other side left that area intact, or vice versa) are incorporated in the
 final result verbatim.  When both sides made changes to the same area,
-however, git cannot randomly pick one side over the other, and asks you to
+however, Git cannot randomly pick one side over the other, and asks you to
 resolve it by leaving what both sides did to that area.
 
-By default, git uses the same style as the one used by the "merge" program
+By default, Git uses the same style as the one used by the "merge" program
 from the RCS suite to present such a conflicted hunk, like this:
 
 ------------

Documentation/git-mergetool--lib.txt

 
 NAME
 ----
-git-mergetool--lib - Common git merge tool shell scriptlets
+git-mergetool--lib - Common Git merge tool shell scriptlets
 
 SYNOPSIS
 --------
 
 The 'git-mergetool{litdd}lib' scriptlet is designed to be sourced (using
 `.`) by other shell scripts to set up functions for working
-with git merge tools.
+with Git merge tools.
 
 Before sourcing 'git-mergetool{litdd}lib', your script must set `TOOL_MODE`
 to define the operation mode for the functions listed below.

Documentation/git-mktag.txt

   tagger <tagger>
 
 followed by some 'optional' free-form message (some tags created
-by older git may not have `tagger` line).  The message, when
+by older Git may not have `tagger` line).  The message, when
 exists, is separated by a blank line from the header.  The
-message part may contain a signature that git itself doesn't
+message part may contain a signature that Git itself doesn't
 care about, but that can be verified with gpg.
 
 GIT

Documentation/git-mv.txt

 -k::
         Skip move or rename actions which would lead to an error
 	condition. An error happens when a source is neither existing nor
-        controlled by GIT, or when it would overwrite an existing
+	controlled by Git, or when it would overwrite an existing
         file unless '-f' is given.
 -n::
 --dry-run::

Documentation/git-p4.txt

 DESCRIPTION
 -----------
 This command provides a way to interact with p4 repositories
-using git.
+using Git.
 
-Create a new git repository from an existing p4 repository using
+Create a new Git repository from an existing p4 repository using
 'git p4 clone', giving it one or more p4 depot paths.  Incorporate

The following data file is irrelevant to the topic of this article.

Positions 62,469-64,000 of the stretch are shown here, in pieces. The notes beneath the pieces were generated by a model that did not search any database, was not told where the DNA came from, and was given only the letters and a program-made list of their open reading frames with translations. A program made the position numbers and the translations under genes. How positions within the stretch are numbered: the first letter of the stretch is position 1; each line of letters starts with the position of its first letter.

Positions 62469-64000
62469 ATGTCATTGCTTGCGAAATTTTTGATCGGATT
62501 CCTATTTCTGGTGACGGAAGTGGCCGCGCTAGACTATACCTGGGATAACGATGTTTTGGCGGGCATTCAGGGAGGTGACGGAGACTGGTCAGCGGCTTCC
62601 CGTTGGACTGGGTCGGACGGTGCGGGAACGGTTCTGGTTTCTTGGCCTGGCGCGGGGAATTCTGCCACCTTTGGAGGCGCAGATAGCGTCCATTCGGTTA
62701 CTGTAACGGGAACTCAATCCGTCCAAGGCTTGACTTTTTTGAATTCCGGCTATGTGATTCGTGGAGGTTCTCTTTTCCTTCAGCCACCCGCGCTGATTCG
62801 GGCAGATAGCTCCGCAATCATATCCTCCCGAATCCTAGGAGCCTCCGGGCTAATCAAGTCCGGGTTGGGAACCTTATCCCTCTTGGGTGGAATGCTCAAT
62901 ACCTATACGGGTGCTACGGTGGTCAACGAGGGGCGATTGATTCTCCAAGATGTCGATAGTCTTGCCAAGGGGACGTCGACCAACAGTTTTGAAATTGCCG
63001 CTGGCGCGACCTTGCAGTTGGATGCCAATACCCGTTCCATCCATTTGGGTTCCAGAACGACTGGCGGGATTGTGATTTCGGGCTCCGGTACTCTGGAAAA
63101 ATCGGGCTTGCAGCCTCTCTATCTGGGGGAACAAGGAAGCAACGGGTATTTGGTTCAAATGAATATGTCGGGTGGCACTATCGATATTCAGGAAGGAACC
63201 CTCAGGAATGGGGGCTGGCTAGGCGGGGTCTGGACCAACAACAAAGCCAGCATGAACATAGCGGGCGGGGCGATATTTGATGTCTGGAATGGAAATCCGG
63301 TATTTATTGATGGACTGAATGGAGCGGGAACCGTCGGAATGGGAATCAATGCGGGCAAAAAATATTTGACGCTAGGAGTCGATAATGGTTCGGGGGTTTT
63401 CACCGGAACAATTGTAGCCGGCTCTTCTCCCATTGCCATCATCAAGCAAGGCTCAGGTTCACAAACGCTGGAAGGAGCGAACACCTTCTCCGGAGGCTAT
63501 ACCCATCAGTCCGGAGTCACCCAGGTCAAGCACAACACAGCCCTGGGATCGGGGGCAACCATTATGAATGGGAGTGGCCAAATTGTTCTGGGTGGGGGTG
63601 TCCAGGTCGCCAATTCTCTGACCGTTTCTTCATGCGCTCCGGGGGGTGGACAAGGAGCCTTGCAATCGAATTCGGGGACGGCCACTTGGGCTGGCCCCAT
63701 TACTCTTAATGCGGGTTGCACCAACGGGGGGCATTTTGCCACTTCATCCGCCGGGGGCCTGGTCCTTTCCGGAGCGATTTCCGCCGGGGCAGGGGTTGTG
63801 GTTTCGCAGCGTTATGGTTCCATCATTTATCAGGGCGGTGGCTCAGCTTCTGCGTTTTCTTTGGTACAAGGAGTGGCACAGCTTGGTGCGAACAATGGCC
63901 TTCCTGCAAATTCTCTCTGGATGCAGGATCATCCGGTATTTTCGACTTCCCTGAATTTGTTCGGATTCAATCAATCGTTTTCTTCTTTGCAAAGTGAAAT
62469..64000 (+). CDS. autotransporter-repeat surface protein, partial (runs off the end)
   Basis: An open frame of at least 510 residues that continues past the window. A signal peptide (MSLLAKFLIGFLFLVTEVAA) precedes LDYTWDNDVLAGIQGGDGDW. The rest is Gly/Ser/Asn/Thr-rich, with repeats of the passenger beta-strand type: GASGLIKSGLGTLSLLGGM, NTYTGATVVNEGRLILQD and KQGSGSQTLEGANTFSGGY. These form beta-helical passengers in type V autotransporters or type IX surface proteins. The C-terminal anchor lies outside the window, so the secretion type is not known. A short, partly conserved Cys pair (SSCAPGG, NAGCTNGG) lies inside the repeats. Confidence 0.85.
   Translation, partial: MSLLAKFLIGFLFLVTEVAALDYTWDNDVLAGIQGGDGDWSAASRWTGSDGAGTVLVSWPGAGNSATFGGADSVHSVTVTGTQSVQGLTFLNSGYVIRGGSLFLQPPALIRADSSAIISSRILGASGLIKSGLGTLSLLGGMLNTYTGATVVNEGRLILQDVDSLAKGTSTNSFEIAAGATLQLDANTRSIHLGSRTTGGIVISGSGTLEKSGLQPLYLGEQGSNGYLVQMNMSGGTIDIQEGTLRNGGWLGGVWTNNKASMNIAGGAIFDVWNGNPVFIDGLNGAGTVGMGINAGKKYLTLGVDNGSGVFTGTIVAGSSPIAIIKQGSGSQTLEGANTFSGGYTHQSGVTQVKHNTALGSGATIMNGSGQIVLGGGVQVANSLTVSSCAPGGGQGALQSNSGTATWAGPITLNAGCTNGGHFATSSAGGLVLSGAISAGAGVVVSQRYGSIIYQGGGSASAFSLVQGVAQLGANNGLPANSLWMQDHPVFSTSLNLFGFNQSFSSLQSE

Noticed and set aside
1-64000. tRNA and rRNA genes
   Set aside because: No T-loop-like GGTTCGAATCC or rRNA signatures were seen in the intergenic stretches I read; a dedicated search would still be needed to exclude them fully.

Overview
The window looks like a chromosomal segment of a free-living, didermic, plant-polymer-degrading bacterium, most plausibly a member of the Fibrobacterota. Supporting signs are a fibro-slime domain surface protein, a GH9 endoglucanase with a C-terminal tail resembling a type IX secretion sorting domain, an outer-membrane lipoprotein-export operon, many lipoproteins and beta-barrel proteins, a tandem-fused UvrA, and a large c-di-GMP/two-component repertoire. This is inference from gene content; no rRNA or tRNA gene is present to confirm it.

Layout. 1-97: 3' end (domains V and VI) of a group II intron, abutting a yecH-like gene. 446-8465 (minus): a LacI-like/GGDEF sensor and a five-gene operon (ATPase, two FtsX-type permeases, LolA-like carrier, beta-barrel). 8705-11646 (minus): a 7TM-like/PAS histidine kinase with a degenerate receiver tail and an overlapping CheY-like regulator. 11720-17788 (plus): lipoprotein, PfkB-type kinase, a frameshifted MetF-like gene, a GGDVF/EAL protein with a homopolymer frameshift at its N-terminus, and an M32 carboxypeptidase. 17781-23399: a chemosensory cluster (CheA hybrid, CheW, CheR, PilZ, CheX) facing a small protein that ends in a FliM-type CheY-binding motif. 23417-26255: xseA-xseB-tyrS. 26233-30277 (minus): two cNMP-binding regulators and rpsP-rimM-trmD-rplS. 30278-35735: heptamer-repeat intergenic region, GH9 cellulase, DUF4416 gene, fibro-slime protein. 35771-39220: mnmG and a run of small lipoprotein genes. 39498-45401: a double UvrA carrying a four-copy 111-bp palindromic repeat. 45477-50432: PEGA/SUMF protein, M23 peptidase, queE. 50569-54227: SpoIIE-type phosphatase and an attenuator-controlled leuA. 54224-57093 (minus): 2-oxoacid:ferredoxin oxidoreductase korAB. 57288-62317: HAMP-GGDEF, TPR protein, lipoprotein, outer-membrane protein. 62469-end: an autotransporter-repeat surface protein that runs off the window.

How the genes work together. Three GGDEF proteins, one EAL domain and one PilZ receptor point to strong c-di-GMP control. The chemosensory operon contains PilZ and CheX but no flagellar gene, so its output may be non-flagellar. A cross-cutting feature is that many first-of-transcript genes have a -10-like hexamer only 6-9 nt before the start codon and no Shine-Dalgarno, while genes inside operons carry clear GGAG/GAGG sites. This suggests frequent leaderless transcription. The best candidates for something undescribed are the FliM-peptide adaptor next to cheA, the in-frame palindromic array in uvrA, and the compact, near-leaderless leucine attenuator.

new commits from p4 changes with 'git p4 sync'.  The 'sync' command
 is also used to include new branches from other p4 depot paths.
-Submit git changes back to p4 using 'git p4 submit'.  The command
+Submit Git changes back to p4 using 'git p4 submit'.  The command
 'git p4 rebase' does a sync plus rebases the current branch onto
 the updated p4 remote branch.
 
 $ git p4 clone //depot/path/project
 ------------
 
-* Do some work in the newly created git repository:
+* Do some work in the newly created Git repository:
 +
 ------------
 $ cd project
 $ git commit -a -m "edited foo.h"
 ------------
 
-* Update the git repository with recent changes from p4, rebasing your
+* Update the Git repository with recent changes from p4, rebasing your
   work on top:
 +
 ------------
 
 Clone
 ~~~~~
-Generally, 'git p4 clone' is used to create a new git directory
+Generally, 'git p4 clone' is used to create a new Git directory
 from an existing p4 repository:
 ------------
 $ git p4 clone //depot/path/project
 ------------
 This:
 
-1.   Creates an empty git repository in a subdirectory called 'project'.
+1.   Creates an empty Git repository in a subdirectory called 'project'.
 +
 2.   Imports the full contents of the head revision from the given p4
-depot path into a single commit in the git branch 'refs/remotes/p4/master'.
+depot path into a single commit in the Git branch 'refs/remotes/p4/master'.
 +
 3.   Creates a local branch, 'master' from this remote and checks it out.
 
-To reproduce the entire p4 history in git, use the '@all' modifier on
+To reproduce the entire p4 history in Git, use the '@all' modifier on
 the depot path:
 ------------
 $ git p4 clone //depot/path/project@all
 Sync
 ~~~~
 As development continues in the p4 repository, those changes can
-be included in the git repository using:
+be included in the Git repository using:
 ------------
 $ git p4 sync
 ------------
-This command finds new changes in p4 and imports them as git commits.
+This command finds new changes in p4 and imports them as Git commits.
 
-P4 repositories can be added to an existing git repository using
+P4 repositories can be added to an existing Git repository using
 'git p4 sync' too:
 ------------
 $ mkdir repo-git
 $ git p4 sync //path/in/your/perforce/depot
 ------------
 This imports the specified depot into
-'refs/remotes/p4/master' in an existing git repository.  The
+'refs/remotes/p4/master' in an existing Git repository.  The
 '--branch' option can be used to specify a different branch to
 be used for the p4 content.
 
-If a git repository includes branches 'refs/remotes/origin/p4', these
+If a Git repository includes branches 'refs/remotes/origin/p4', these
 will be fetched and consulted first during a 'git p4 sync'.  Since
 importing directly from p4 is considerably slower than pulling changes
-from a git remote, this can be useful in a multi-developer environment.
+from a Git remote, this can be useful in a multi-developer environment.
 
 If there are multiple branches, doing 'git p4 sync' will automatically
 use the "BRANCH DETECTION" algorithm to try to partition new changes
 
 Submit
 ~~~~~~
-Submitting changes from a git repository back to the p4 repository
+Submitting changes from a Git repository back to the p4 repository
 requires a separate p4 client workspace.  This should be specified
-using the 'P4CLIENT' environment variable or the git configuration
+usin